As a young man studying at the University of Notre Dame, Frank Schillo’s professors taught him the importance of giving back to his community. Since then, he has not sat idle for very long. Schillo has served on the City Council and as Mayor of Thousand Oaks, California, as well as the Ventura County Board of Supervisors. He was also influential in the creation of several Southern California non-profit organizations focused on providing food, housing and other necessary services to those who need it most.
In April 2015, just after his eightieth birthday, Schillo prayed to the Holy Spirit for another project to help the community. The answer came one morning around two o’clock, when he woke with words in his head. “I heard, “Stop the killing of Christians, Muslims and Jews,”” Schillo said. He believes those words were a message from the Holy Spirit, who has guided him on his latest project—a prayer card to help stop the killing in the Middle East.
Over the course of the next year, Schillo met with many church leaders and members from both California and Wisconsin, where he and his wife of fifty-eight years reside part time, to come up with a plan to help stop genocide in the Middle East. As the project was evolving, Schillo met with a group of fellow parishioners at St. Paschal Baylon Parish in Thousand Oaks, and shared his latest endeavor. That’s when the concept of a prayer card was formed.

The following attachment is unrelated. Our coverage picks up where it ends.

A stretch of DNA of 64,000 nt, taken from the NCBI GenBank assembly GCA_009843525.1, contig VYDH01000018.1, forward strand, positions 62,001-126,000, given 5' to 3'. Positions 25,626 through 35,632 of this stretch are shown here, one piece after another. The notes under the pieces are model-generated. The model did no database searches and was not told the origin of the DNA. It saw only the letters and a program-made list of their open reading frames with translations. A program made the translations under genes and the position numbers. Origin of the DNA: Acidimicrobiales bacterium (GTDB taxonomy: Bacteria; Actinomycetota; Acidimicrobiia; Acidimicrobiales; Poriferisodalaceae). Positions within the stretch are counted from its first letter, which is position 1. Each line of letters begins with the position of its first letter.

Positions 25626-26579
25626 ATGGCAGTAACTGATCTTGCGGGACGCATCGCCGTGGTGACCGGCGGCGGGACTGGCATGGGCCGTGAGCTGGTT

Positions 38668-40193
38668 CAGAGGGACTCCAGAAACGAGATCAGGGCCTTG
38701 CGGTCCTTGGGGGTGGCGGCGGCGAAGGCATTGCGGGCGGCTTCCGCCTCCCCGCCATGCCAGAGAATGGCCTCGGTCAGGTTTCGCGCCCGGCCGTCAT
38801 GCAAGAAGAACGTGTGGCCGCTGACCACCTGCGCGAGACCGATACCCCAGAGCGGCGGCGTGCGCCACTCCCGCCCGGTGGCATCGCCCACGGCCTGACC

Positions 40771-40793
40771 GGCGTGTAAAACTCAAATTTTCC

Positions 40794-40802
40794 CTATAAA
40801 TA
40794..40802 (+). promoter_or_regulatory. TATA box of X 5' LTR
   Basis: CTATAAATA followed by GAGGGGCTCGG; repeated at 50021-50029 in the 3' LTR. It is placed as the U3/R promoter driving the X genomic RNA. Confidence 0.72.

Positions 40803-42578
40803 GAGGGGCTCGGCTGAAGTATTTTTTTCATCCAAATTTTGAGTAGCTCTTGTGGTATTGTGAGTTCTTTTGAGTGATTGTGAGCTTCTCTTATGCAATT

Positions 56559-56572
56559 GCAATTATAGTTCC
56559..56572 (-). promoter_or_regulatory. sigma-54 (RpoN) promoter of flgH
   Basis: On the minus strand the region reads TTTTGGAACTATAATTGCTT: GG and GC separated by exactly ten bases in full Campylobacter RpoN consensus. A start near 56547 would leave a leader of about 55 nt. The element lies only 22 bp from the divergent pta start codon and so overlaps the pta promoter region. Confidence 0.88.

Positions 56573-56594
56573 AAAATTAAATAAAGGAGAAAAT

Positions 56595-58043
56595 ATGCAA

Schillo, who had never created anything like a prayer card before, shared his project and ideas with Father Dave Heney, then pastor at St. Paschal Baylon. Because Father Heney has travelled extensively to the Middle East, leading numerous pilgrimages to the Holy Land, he had much to offer. Father Heney was instrumental in the design of the prayer card, as well as the prayer, itself. In addition, both he and Schillo chose St. George of Lydda to be portrayed on the prayer card. Because St. George was beheaded for not renouncing his Christian faith, he is honored as a martyr by many Christians around the world. St. George’s feast day is celebrated on April 23.
The end product is something Schillo is excited to share with the community, as his goal is to distribute the prayer card as widely as possible. He said the prayer card “is not just for Catholic Churches,” and would like to see it distributed to other places of worship, such as synagogues.
When asked how he believes a prayer card could help stop the killing of Christians, Muslims and Jews in the Middle East, Schillo answered, “The only thing in my power is to get the whole country praying.” He added, “Prayer is a thing that we attribute victory to.”